by Eric Hill @surgeryradio
Mac McCaughan – Non-Believers
This is a week that sees a trio of big time releases. A third album from vest rock giants Mumford and Sons; A new album from 90s Britpop pioneers Blur; and the briefly delayed vinyl release of Death Cab for Cutie’s Kintsugi. But we’re not going to elaborate on any of these fine albums.
Instead why not turn our gaze to a seemingly more modest entry into the pre-Summer pop stream: Non-Believers, a solo album by Mac McCaughan. If you’re unfamiliar with the name, and perhaps you’re listening to the track below and furrowing your brow at the slightly reedy vocal, though appreciating the underlying melodies and hooks, here’s the deal with Mac. Through the early 90s he headed North Carolina based indie rock band Superchunk. They first burst onto the scene with their own “well, whatever, nevermind” anthem “Slack Motherfucker.”
Far from slack themselves, Mac and Superchunk bassist (and then partner) Laura Ballance, put together the beginnings of a label to release their and their friends’ 7”s. Through hard work and a blossoming scene that label, called Merge Records, steadily grew… eventually releasing era-defining albums by bands such as Neutral Milk Hotel, Spoon, and Arcade Fire. Twenty-five years later they are still standing and putting out great music despite not indulging in the major label co-op deals that helped/crippled many other similar labels.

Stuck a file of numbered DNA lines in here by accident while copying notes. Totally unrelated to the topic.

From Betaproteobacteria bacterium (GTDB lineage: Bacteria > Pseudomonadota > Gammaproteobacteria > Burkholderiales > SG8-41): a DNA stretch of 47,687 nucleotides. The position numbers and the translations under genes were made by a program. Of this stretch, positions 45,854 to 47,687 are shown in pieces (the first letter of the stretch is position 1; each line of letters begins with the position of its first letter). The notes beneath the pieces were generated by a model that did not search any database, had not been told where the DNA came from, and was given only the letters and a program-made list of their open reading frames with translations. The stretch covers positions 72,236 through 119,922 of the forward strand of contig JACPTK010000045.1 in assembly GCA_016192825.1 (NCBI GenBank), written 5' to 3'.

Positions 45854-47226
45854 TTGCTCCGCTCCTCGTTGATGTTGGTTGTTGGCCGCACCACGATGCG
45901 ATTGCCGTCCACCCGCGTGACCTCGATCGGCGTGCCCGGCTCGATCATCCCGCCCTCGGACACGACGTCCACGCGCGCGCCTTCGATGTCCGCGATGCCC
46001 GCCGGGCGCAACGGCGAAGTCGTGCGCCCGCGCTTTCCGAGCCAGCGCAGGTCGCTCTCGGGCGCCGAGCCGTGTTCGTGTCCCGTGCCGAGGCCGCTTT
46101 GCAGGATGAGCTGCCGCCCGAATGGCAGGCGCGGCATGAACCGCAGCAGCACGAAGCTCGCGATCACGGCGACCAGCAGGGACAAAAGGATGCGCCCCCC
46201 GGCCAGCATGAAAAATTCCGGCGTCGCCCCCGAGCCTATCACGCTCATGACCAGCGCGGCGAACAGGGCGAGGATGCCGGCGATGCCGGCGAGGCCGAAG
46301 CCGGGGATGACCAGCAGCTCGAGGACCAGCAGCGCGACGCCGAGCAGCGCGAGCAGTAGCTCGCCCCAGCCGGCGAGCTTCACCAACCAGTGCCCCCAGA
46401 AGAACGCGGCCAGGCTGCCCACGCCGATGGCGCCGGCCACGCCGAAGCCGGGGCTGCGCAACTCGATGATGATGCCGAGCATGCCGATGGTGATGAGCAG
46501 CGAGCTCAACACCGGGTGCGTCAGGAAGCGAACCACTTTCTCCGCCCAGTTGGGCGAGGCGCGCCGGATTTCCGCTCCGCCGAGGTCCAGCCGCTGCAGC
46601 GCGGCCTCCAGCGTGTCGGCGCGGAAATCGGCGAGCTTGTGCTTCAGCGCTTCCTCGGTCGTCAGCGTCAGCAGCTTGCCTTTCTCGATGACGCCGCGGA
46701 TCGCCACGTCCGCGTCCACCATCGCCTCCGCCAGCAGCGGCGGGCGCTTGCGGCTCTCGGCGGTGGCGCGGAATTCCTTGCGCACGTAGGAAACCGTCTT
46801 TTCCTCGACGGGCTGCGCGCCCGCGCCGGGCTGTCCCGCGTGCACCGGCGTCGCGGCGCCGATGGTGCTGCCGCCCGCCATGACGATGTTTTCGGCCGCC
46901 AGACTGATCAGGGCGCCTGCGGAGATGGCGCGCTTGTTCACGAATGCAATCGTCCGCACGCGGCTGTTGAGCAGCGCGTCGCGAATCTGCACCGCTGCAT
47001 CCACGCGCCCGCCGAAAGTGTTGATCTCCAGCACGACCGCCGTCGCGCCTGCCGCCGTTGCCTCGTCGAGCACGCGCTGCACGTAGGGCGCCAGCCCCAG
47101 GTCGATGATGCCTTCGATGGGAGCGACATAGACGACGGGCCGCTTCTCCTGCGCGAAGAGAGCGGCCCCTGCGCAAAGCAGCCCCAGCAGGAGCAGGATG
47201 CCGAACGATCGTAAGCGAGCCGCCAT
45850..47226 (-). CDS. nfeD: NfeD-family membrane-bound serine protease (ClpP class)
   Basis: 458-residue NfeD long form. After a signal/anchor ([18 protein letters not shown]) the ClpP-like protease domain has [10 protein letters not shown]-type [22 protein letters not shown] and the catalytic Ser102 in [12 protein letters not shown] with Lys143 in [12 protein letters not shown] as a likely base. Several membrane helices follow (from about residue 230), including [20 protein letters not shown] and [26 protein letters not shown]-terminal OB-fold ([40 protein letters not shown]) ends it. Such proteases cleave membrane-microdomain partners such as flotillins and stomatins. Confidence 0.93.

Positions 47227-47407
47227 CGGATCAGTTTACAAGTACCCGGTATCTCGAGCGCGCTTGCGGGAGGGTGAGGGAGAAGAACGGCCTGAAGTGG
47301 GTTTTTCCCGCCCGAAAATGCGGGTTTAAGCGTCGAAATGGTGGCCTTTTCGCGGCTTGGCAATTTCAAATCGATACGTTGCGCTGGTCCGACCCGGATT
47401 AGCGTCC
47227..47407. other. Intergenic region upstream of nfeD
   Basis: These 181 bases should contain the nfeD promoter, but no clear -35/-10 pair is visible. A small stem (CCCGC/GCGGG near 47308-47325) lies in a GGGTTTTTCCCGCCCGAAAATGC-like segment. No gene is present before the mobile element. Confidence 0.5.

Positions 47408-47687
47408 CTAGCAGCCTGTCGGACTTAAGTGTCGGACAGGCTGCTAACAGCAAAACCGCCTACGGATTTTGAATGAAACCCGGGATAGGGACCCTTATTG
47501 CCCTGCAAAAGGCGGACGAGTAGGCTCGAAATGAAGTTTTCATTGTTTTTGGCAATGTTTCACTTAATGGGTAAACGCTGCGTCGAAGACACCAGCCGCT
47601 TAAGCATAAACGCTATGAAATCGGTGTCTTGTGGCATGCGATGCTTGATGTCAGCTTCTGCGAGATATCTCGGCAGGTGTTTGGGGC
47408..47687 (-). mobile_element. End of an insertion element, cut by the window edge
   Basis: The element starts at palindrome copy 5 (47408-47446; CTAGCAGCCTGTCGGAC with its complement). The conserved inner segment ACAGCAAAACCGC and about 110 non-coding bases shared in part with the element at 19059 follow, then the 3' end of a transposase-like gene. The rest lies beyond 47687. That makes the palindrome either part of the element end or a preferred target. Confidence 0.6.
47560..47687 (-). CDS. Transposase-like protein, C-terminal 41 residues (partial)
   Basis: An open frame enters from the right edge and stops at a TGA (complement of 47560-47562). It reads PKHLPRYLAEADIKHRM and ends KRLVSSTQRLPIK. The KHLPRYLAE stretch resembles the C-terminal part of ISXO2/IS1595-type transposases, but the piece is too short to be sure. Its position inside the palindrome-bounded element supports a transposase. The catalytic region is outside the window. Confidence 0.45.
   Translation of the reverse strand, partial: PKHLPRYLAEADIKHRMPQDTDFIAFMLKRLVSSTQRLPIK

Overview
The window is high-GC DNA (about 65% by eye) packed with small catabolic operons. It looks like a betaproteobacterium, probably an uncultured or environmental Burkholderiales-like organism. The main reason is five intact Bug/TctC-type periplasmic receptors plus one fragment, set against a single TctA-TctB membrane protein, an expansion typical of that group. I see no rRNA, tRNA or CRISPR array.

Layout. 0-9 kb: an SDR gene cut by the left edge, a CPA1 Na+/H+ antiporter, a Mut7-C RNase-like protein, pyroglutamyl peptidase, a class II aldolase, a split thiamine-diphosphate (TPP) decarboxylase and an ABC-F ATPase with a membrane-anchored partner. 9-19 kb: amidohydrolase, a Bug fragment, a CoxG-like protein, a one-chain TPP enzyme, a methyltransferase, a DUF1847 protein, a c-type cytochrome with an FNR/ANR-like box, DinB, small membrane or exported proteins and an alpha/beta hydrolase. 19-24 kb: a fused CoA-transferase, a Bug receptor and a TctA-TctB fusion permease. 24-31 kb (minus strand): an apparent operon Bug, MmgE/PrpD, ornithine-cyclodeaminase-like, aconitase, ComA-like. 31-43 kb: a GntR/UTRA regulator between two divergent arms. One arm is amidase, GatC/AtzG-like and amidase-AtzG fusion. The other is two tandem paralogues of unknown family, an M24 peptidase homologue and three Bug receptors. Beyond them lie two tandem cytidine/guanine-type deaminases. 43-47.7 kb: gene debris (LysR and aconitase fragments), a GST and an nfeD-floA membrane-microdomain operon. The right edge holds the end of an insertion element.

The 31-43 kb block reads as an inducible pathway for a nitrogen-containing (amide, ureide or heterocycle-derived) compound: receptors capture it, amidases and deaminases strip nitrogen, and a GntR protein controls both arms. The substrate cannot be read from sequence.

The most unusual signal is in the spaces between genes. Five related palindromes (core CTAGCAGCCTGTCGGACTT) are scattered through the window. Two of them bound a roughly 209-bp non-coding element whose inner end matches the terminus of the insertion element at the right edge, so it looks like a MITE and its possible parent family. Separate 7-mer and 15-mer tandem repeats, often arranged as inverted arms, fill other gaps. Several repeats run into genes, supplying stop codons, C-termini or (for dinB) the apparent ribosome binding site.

On the band front, Superchunk also grew, not to megastar proportions, but to the kind of respected microgiant status of pioneering bands who never made the major label leap nor had a rousing ballad in the end montage sequences of Gray’s Anatomy. McCaughan indulged in a few non-Superchunk records under his Portastatic alias, starting with modest bedroom 4-track sketches, but eventually evolving into meticulously arranged multi-instrumental affairs highlighting his love of jazz and other broader pop forms.
Non-Believers looks back on the era where pop first mixed with punk… not in the 90s Green Day era… but back in the 80s where labels like New Zealand’s Flying Nun were putting out excellent noisy jangling guitar and keyboard records that savvy North Americans, like McCaughan, immediately fell in love with. This album has a simple immediacy that hits the teenage buttons of ennui and bliss in equal arcade-like mashes.
So in the end, the seemingly modest guy with the slightly nasal delivery turns out to be partly responsible for a lot more than those “big time” bands have in their respective legacies… AND he’s put out a pretty great new album to boot.